WATCH LIVE:

The Obama parodies

Are the president’s many video satires farce—or tragedy?

Virginia Heffernan, Yahoo News
Yahoo News

The parodies started with a right-wing website, Teleprompterpresident.com. Launched in 2009—and showing a dissipated-looking Barack Obama, cigarette hanging off his lip—blasts video after video of the “teleprompter president” (TOTUS) saying “Uhhh,” and looking emotionally disassociated when not speaking from notes. Obama’s famously composed magnetism is made out to be the illusion of producers, a gullible press and digital cue cards.

Three years later, a set of more mainstream parodists—faced with a president uniquely disinclined to make gaffes, and refusing to put party loyalty before parody opportunity—have also jumped on Obama’s emotional disconnect

Some hit harder on the “Uh-bama part than others, such as the “Saturday Night Live” parody of 2012’s first presidential debate in Denver, Colo. Others, seemingly to express wish fulfillment, dub in a passionate alter ego who speaks for the president’s imagined id. In the recut of “99 Problems,” Jay-Z’s bravado is presented as the underside of Obama’s placidity. In Comedy Central’s “Obama’s Anger Translator” sketches by "Key & Peele," the president’s id is personified by a man named Luther.

[Political junkie? Sign up for the Yahoo! News Daily Ticket newsletter today]

Another parody, from Obama impersonator and YouTube celebrity  Iman “Alphacat” Crosson, has Obama rapping about giving Osama bin Laden “a permanent, justice-laced Ambien.” Yet another recasts the president’s Democratic National Convention speech as Kanye West’s “I Don’t Like.” And one, which pits the president and Mitt Romney in “an epic rap battle,” is galled by Obama’s prized “kill list” and his failure to close Guantanamo Bay.

The fantasy that surfaces is that Obama will throw off the cool-jazz shtick in favor of seemingly more “authentic” hip-hop boasts and unbridled rage. Indeed, whether or not Kanye West or Samuel L. Jackson—in an Obama ad, “Wake the F—k Up,” sponsored by the Jewish Council on Education and Research—busts out to enliven Obama, or the robotic TOTUS figures hem and haw, the anxiety that informs all these videos is palpable. Where is Obama’s passion? Where is the superhero will.i.am, Hollywood’s Obama Girl and legions of stalkers in the media crushed on in 2008?

There are still many who find Obama’s unflappable manner soothing in anxious times, and who maintain that his convictions and sense of injustice run deep. So which is he: measured and composed or vacuous and passive? Voters will soon decide.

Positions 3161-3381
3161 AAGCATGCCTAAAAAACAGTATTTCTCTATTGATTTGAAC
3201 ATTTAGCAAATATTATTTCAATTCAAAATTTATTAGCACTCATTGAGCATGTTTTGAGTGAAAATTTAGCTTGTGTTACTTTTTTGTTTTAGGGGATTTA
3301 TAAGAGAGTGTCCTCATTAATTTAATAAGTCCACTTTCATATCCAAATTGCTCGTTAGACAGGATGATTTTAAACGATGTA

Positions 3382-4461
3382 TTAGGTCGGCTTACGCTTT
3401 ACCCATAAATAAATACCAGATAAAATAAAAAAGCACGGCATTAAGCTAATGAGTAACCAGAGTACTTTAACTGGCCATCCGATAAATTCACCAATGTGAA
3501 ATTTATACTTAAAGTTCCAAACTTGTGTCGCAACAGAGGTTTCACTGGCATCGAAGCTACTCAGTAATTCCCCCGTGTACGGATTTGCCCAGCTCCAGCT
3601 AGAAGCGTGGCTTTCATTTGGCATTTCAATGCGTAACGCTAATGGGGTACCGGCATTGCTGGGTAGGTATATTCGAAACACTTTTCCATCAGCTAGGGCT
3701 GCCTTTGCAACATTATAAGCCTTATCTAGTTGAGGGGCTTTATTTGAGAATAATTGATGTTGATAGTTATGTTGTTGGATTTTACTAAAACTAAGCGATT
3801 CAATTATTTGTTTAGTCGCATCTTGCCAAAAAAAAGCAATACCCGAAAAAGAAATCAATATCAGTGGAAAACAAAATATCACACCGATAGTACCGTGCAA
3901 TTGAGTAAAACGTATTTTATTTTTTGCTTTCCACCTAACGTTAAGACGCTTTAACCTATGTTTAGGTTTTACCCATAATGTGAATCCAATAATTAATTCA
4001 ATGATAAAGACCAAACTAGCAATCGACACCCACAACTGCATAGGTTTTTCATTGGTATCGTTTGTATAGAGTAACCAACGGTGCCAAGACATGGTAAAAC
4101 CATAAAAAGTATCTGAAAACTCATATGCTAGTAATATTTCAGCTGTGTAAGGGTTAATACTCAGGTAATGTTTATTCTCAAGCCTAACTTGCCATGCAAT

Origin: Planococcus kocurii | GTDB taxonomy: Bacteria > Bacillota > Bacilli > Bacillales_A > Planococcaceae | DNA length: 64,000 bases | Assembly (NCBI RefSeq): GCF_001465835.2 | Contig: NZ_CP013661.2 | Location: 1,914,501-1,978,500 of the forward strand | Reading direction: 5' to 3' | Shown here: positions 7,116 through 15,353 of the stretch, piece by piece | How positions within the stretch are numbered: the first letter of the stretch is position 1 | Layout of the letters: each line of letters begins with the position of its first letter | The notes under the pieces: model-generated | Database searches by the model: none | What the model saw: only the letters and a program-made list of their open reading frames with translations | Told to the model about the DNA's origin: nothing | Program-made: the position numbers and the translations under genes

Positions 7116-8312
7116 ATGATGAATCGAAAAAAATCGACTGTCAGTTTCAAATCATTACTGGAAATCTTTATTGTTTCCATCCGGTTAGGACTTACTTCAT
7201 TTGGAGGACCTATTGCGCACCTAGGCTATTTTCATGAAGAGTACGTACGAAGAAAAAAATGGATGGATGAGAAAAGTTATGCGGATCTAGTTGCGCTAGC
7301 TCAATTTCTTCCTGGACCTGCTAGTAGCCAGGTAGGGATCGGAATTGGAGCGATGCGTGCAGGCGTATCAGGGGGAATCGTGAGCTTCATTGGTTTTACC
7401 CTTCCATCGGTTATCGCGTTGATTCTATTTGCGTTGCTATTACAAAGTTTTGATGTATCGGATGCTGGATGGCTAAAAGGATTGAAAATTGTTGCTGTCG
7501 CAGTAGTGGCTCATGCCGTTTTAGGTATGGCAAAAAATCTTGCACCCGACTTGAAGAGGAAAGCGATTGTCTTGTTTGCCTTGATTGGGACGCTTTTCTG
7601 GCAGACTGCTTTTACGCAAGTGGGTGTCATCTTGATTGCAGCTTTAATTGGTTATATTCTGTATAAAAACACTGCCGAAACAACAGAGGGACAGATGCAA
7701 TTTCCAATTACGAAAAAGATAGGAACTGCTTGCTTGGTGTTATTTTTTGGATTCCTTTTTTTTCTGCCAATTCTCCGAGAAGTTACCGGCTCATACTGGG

In the meantime, in an attempt to answer this question, many parodists attribute whatever motivation Obama musters to uxoriousness—excessive, blinkered love of his wife. In the SNL debate parody, Obama—woozy with altitude sickness—can think of nothing but what to buy his wife for their anniversary. In a spliced cutaway, the real Michelle Obama looks grim, ferocious.

Uxoriousness is a funny, old-fashioned sin. Ronald Reagan was probably the last president faulted for it. Wife-adoration seems to go hand-in-hand with absent-mindedness. To the dodderer, the wife is both an angelic presence and a GPS—sail and compass. He cannot endure without her. And without shrewdness and peripheral vision the dodderer also seems frankly incapable of skirt chasing or subterfuge.

So where Parody Mitt Romney seems too vain, thick and non-mammalian to cheat, Parody Obama seems too blind. He sees no one but Michelle. But Obama doesn’t evince Reagan’s optimism in these videos. Instead, he shows a depressive’s detachment.

In 2008, David Brooks marveled in the New York Times that in two years “there hasn’t been a moment when [Obama] has displayed rage, resentment, fear, anxiety, bitterness, tears, ecstasy, self-pity or impulsiveness.” Having read about Obama’s emotionally bruising childhood, Brooks expected the president to have “gaping personal needs and hidden wounds,” but instead, Obama struck him as “a homeostasis machine” with a Zen-like gift for psychologically removing himself from circumstances. Brooks wondered whether Obama would be “an island of rationality in a sea of tumult.” Or maybe he’d simply be an island—sill unto immobility, still unto torpor.

It will soon be clear how Obama’s composure has played to both his base and to the undecided. For sure, it’s been a long time since Obama himself—and not his many alter egos—really got voters’ hearts pumping, as he did with the great speeches of his last campaign. The video parodies have captured the part of Obama’ aloofness that’s more vacant than suave.

It’s known that Obama dislikes campaigning. And he himself has joked that he slept through the first debate. Maybe that moment of self-awareness is a sign he’s waking up. Just in time for Election Day.

View Comments (736)